by Eyal Bor and Jill Eisen
The role of being an educator has changed. No longer is it just about writing the finest
curriculum, offering engaging lesson plans, and providing inspiring teacher development. Our
focus is now diverted to reaching out to unaffiliated families and fundraising.
Throughout the country, we have seen a trend where families lost the need, desire or ability to
be a part of mainstream Judaism and have chosen not to affiliate with synagogues or religious
schools.1 As a result, the future of our Hebrew schools is in peril. Funding for Jewish education
is scarce, causing those in the profession to lose their jobs or reevaluate careers where they do
not see a future. Registration plummets after Bar/Bat Mitzvah as the desire to continue in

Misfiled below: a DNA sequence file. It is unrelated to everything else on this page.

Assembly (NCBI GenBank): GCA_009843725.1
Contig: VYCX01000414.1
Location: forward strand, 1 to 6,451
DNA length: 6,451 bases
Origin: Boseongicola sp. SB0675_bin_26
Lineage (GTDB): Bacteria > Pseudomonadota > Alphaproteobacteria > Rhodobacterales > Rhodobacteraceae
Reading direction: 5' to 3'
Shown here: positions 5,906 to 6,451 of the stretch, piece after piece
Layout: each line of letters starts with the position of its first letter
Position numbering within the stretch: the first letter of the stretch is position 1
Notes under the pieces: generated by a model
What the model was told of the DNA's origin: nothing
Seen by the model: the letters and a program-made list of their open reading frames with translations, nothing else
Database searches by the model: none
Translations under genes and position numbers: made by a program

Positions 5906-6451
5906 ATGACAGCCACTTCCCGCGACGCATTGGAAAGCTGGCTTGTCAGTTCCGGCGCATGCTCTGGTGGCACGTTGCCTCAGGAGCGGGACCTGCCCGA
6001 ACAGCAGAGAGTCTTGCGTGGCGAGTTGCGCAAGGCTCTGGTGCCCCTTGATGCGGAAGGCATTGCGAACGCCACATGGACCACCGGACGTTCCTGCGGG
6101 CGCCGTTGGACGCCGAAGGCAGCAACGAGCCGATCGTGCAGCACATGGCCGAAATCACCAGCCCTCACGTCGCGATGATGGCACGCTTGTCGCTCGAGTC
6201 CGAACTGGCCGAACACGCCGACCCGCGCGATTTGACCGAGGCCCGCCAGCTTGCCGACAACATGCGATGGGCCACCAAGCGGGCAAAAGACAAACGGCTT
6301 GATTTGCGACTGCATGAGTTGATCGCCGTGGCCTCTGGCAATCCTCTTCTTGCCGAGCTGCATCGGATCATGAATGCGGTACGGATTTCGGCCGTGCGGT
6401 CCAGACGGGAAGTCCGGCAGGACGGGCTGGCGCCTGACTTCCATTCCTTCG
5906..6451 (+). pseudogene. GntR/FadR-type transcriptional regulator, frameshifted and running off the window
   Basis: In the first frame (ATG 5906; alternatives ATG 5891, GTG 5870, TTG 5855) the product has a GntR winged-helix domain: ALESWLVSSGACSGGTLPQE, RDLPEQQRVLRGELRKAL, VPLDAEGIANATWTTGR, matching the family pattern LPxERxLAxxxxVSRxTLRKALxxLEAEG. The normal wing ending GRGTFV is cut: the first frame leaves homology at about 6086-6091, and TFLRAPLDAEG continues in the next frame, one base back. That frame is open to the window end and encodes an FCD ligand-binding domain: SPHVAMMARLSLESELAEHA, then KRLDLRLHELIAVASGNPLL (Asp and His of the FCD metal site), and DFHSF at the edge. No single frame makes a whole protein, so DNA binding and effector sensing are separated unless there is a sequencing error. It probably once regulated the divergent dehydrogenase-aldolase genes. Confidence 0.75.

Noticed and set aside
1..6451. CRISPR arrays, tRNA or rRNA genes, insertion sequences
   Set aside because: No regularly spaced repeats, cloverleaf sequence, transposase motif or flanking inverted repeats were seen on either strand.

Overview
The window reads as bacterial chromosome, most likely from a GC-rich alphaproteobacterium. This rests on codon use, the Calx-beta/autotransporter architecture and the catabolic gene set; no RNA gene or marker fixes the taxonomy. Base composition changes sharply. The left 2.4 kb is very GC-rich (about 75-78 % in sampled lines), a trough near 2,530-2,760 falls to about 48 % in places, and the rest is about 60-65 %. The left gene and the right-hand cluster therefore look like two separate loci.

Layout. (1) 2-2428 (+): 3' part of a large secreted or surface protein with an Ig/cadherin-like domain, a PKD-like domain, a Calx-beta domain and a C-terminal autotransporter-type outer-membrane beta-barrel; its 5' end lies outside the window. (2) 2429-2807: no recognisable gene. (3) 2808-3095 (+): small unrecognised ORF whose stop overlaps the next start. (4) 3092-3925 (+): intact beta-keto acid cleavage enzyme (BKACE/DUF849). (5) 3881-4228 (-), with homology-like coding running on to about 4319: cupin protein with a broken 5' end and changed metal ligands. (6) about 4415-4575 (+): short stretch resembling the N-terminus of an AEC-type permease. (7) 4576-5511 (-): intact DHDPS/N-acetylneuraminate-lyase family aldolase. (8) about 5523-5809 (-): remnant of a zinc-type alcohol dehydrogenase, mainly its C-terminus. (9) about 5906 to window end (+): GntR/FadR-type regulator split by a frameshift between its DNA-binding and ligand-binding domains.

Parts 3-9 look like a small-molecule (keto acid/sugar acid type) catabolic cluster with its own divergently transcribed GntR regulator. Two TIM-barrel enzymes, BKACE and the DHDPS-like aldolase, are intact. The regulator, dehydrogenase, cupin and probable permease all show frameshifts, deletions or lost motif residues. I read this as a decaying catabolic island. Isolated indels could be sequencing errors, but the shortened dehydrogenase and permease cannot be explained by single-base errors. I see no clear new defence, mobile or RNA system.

Jewish education is no longer a priority.2 Something must be done to reverse this disturbing
trend and regain interest in Jewish education. The structure of religious school must become
flexible and convenient for families. The content must be tailored to meet the personal needs
of the students, whether the child is from an interfaith family, has learning challenges or is
advanced in Hebrew communication. We have made it our mission to make our religious
school Baltimore, MD strong, interactive, and prosperous.